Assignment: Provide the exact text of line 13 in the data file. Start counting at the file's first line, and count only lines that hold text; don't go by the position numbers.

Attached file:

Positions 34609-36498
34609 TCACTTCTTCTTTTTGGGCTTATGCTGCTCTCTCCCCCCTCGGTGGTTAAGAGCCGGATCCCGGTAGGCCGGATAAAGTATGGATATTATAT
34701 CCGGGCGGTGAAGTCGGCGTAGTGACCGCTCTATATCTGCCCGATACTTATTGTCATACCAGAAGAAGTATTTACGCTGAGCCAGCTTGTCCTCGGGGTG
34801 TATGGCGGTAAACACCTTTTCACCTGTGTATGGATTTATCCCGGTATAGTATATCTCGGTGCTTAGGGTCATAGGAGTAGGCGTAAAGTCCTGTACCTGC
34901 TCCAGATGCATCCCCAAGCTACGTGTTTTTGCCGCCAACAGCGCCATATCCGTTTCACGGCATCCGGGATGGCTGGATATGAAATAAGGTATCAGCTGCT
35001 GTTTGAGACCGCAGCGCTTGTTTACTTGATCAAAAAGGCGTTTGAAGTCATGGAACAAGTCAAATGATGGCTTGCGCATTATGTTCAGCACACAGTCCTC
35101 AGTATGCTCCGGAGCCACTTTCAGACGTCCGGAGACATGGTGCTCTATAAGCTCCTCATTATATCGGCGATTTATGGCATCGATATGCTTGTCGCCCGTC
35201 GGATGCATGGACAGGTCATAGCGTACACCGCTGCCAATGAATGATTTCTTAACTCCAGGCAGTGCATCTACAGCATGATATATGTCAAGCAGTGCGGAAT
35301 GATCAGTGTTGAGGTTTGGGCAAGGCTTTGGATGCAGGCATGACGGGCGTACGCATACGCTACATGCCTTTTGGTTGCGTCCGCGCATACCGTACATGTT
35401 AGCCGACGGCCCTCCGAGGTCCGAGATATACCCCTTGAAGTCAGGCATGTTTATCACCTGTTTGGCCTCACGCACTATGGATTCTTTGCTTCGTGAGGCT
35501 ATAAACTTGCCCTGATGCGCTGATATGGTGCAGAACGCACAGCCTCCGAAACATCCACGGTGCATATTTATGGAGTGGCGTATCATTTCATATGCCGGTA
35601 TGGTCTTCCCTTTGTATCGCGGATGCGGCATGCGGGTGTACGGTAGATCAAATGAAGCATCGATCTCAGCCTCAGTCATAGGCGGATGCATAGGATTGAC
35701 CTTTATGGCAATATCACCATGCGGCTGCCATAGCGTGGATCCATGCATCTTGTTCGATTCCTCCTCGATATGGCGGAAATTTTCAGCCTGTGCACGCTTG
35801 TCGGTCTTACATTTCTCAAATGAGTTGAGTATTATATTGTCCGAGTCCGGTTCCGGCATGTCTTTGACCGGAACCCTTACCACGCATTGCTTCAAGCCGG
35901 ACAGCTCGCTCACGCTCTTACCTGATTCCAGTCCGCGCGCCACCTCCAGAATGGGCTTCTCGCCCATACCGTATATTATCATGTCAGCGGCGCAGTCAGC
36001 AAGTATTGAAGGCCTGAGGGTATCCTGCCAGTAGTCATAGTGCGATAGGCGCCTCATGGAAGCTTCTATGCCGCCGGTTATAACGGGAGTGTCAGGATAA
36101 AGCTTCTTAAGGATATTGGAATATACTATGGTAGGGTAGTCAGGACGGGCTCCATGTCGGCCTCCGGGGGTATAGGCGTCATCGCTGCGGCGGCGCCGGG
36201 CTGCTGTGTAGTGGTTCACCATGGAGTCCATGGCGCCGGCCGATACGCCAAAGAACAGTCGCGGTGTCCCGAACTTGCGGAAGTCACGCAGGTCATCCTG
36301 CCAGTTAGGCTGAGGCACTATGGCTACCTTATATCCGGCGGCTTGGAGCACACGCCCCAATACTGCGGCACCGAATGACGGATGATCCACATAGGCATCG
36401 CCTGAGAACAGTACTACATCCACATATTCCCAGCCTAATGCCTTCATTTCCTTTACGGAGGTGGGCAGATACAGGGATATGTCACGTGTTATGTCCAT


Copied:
35701 CTTTATGGCAATATCACCATGCGGCTGCCATAGCGTGGATCCATGCATCTTGTTCGATTCCTCCTCGATATGGCGGAAATTTTCAGCCTGTGCACGCTTG